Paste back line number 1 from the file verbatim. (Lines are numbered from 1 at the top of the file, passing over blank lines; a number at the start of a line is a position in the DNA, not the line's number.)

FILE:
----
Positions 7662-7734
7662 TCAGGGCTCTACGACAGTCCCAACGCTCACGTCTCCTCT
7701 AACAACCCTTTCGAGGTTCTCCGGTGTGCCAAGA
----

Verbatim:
Positions 7662-7734